Grandma is a very influential figure in Marji's life. She lies to the soldiers about having diabetes so that they can dump all the wine in the toilet; she keeps her bra fresh with lavender; she tells Marji that she soaks her breasts in a bowl of ice water for ten minutes every morning and night, to keep them round and firm. Oh yeah—and she tells her to "always keep your dignity and be true to yourself" (19.55), which is maybe—maybe—more important than wine and boobies.
This whole keeping her dignity and being true to herself thing is probably the most important lesson for Marji, and it's also the most difficult thing for her to achieve. Marjane thinks of her Grandma while living in Vienna, when she "managed to deny [her] nationality" (24.35), and she uses that memory of her grandmother to assert herself and feel good about her identity.
However, Marjane backslides a bit later, after moving back to Iran. She ends up turning in an innocent man to avoid getting herself taken away during a raid. She relays the story to Grandma, thinking it's funny, but Grandma's not having it. "I think that you're a selfish b****! That's what I think!!!" (33.46), she says. Thanks for the reality check, Gram.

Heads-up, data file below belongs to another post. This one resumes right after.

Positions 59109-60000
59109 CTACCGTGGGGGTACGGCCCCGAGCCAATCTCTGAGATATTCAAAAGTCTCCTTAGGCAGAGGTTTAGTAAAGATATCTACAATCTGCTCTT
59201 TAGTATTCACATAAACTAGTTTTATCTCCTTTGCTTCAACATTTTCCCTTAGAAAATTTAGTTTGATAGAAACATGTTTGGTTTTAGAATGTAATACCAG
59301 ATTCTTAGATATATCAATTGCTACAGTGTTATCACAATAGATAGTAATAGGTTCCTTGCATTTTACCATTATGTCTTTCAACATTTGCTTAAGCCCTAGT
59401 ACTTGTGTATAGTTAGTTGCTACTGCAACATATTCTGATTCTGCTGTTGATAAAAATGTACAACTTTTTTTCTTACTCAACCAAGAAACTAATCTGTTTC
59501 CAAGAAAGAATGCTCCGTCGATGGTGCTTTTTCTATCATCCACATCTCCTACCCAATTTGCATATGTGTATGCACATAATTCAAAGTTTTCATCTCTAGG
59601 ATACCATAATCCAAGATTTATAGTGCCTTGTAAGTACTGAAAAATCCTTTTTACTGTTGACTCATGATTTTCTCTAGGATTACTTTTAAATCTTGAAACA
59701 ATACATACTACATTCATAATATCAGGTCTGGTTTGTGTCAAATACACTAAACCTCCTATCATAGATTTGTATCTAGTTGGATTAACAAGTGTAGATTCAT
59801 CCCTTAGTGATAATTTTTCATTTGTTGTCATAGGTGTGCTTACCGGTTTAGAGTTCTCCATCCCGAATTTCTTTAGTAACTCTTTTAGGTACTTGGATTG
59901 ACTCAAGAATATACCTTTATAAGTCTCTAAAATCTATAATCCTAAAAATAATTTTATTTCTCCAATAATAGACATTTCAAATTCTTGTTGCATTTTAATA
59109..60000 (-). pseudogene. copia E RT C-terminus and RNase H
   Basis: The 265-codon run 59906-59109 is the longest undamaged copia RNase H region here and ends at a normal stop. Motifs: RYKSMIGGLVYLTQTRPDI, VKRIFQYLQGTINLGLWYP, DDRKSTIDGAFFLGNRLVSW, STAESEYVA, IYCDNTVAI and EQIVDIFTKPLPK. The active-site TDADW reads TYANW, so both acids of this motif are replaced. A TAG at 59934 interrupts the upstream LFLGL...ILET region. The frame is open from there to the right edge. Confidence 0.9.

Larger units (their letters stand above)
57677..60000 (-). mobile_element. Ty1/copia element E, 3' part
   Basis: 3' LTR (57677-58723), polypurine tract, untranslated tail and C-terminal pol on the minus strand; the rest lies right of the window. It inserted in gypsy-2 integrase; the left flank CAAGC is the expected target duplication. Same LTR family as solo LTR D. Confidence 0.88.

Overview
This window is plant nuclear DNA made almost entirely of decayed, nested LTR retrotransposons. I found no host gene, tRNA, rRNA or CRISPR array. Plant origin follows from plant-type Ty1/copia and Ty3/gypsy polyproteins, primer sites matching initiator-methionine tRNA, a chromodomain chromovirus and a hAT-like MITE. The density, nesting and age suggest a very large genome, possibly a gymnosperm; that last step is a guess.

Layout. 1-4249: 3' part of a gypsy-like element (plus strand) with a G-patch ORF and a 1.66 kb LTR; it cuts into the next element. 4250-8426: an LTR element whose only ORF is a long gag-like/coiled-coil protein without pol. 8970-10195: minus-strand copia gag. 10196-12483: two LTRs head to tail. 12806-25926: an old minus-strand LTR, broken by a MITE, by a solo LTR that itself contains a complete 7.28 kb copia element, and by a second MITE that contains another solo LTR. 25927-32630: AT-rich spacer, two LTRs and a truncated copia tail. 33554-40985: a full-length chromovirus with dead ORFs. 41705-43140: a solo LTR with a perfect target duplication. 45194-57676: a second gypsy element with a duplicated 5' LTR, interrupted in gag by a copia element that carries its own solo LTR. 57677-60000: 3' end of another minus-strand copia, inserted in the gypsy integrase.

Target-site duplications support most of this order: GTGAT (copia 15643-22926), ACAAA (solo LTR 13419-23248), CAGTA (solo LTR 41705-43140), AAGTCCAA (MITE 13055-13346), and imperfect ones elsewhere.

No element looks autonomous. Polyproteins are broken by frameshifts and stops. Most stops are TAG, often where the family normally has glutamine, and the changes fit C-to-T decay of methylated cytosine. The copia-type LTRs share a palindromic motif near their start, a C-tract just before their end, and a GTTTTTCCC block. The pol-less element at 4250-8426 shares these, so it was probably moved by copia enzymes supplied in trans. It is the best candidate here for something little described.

Grandma reminds Marjane that her ancestors fought for freedom, not for imprisoning innocents, and this reminder is exactly what Marjane needs. She loves and respects her Grandma, and, hey, Grandma is always right. Marjane decides that she needs to act in a way that will ensure Grandma will never yell at her again.
Marji is probably the most sad to leave her Grandma behind when she goes to Vienna. We think Grandma is sad too, because she can't even bring herself to accompany the family to the airport. Grandma is also the last person in the book Marjane talks about, telling us that after she (Marjane) returned to Europe for good, she only saw her Grandma one last time. "Freedom had a price" (38.88), she says. In this case, the price was losing contact with one of the greatest influences in her life. Do you think it was worth it?